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README.md

inline-java: Call any JVM function from Haskell

CircleCI Build status

The Haskell standard includes a native foreign function interface (FFI). Using it can be a bit involved and only C support is implemented in GHC. inline-java lets you call any JVM function directly, from Haskell, without the need to write your own foreign import declarations using the FFI. In the style of inline-c for C and inline-r for calling R, inline-java lets you name any function to call inline in your code. It is implemented on top of the jni and jvm packages using a GHC Core plugin to orchestrate compilation and loading of the inlined Java snippets.

Example

Graphical Hello World using Java Swing:

{-# LANGUAGE DataKinds #-}
{-# LANGUAGE QuasiQuotes #-}
{-# LANGUAGE OverloadedStrings #-}
module Main where

import Data.Text (Text)
import Language.Java
import Language.Java.Inline

main :: IO ()
main = withJVM [] $ do
    message <- reflect ("Hello World!" :: Text)
    [java| {
      javax.swing.JOptionPane.showMessageDialog(null, $message);
      } |]

Building it

Requirements:

  • the Stack build tool;
  • either, the Nix package manager,
  • or, OpenJDK installed from your distro.

To build:

$ stack build

You can optionally get Stack to download a JDK in a local sandbox (using Nix) for good build results reproducibility. This is the recommended way to build inline-java. Alternatively, you'll need it installed through your OS distribution's package manager for the next steps (and you'll need to tell Stack how to find the JVM header files and shared libraries).

To use Nix, set the following in your ~/.stack/config.yaml (or pass --nix to all Stack commands, see the Stack manual for more):

nix:
  enable: true

Building the safe interface

There is [an experimental interface][safe-interface] which catches common memory management mistakes at compile time. This interface currently needs a fork of GHC which supports the LinearTypes language extension. Both the GHC fork and the safe interface can be built with:

$ stack --nix --stack-yaml stack-linear.yaml build inline-java

For examples of how to use the safe interface you can check the directory server or the wizzardo-http benchmark.

Further reading

Check the tutorial on how to use inline-java. If you want to know more about how it is implemented, look at our post on the plugin implementation.

Debugging

The generated java output can be dumped to stderr by passing to GHC

-fplugin-opt=Language.Java.Inline.Plugin:dump-java

If -ddump-to-file is in effect (as when using stack), the java code is dumped to <module>.dump-java instead.

Troubleshooting

Build-time error package or class Blah does not exist

inline-java is going to invoke the javac compiler, and any classes used in java quotations need to be reachable via the CLASSPATH environment variable. For instance,

CLASSPATH=/path/to/my.jar:/some/other/path ghc --make program.hs

Run-time error ThreadNotAttached

Haskell threads need to be attached to the JVM before making JNI calls. Foreign.JNI.withJVM attaches the calling thread, and other threads can be attached with Foreign.JNI.runInAttachedThread. When the JVM calls into Haskell, the thread is already attached.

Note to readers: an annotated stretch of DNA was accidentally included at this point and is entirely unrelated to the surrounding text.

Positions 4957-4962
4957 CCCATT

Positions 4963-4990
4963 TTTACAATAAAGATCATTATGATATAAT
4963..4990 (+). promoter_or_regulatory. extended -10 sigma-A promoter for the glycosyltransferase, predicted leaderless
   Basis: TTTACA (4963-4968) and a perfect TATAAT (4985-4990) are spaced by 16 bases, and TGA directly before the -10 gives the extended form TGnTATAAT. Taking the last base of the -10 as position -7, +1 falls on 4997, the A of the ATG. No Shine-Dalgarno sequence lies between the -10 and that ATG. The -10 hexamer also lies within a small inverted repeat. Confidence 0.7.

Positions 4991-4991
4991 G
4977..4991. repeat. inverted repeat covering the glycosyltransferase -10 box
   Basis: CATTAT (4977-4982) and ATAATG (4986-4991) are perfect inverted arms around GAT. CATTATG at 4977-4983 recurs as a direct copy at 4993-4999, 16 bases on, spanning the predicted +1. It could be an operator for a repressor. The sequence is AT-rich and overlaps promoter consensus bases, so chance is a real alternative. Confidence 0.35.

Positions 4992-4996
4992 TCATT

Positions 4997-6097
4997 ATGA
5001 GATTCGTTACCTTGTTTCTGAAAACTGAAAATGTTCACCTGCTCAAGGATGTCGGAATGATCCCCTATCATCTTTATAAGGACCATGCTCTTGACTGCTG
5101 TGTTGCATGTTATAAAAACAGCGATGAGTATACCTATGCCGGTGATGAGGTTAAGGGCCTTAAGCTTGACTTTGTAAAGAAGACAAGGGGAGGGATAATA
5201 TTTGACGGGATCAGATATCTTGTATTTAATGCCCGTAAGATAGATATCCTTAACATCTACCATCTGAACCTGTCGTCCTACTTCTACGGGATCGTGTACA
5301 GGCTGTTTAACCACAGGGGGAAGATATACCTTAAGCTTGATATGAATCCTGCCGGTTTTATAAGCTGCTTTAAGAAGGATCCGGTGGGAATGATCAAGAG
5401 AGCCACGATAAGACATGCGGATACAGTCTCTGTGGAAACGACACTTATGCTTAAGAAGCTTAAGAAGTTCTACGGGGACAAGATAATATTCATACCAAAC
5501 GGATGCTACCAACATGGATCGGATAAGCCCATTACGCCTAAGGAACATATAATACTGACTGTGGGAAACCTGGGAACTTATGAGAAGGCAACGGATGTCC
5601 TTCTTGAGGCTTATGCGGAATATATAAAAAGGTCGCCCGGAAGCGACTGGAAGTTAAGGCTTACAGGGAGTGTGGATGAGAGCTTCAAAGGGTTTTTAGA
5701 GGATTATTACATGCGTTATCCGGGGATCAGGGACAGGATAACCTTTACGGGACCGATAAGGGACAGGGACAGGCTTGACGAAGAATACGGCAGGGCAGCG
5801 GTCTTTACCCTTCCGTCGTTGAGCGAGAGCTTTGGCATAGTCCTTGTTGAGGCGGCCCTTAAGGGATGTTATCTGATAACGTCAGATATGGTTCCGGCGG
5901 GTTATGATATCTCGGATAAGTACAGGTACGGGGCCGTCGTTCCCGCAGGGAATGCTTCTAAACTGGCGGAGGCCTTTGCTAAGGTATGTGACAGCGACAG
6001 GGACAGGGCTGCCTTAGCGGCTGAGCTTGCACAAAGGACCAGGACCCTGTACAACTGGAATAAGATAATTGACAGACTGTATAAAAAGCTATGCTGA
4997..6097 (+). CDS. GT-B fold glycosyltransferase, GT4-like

Run-time error ThreadNotBound

JNI calls need to be done from bound threads. The thread invoking the main function of a program is bound. Threads created with forkOS are bound. In other threads, Control.Concurrent.runInBoundThread can be used to run a computation in a bound thread.

Run-time error java.lang.NoClassDefFoundError

Classes might not be found at runtime if they are not in a folder or jar listed in the parameter -Djava.class.path=<classpath> passed to withJVM.

withJVM ["-Djava.class.path=/path/to/my.jar:/some/other/path"] $ do
  ...

Additionally, classes might not be found if a thread other than the one calling main is trying to use them. One solution is to have the thread calling main load all the classes in advance. Then the classes will be available in the JVM for other threads that need them. Calling Language.Java.Inline.loadJavaWrappers will have the effect of loading all classes needed for java quotations, which will suffice in many cases.

Another option is to set the context class loader of other threads, so they earn the ability to load classes on their own. This might work when the thread was attached to the JVM via the JNI, and the context class loader is just null.

loader <- [java| Thread.currentThread().getContextClassLoader() |]
...
forkOS $ runInAttachedThread $ do
  [java| Thread.currentThread().setContextClassLoader($loader) |]
  ...

Run-time error JVMException

Any java exception that goes from Java to Haskell will be wrapped as a value of type JVMException with a reference to the Java object representing the exception. The message and the stack trace of the exception are printed to stderr when the exception is rethrown on the Haskell side, but they can be retrieved from the exception object with more JNI calls as well.

License

Copyright (c) 2015-2016 EURL Tweag.

All rights reserved.

inline-java is free software, and may be redistributed under the terms specified in the LICENSE file.

Sponsors

         Tweag I/O              LeapYear

inline-java is maintained by Tweag I/O.

Have questions? Need help? Tweet at @tweagio.

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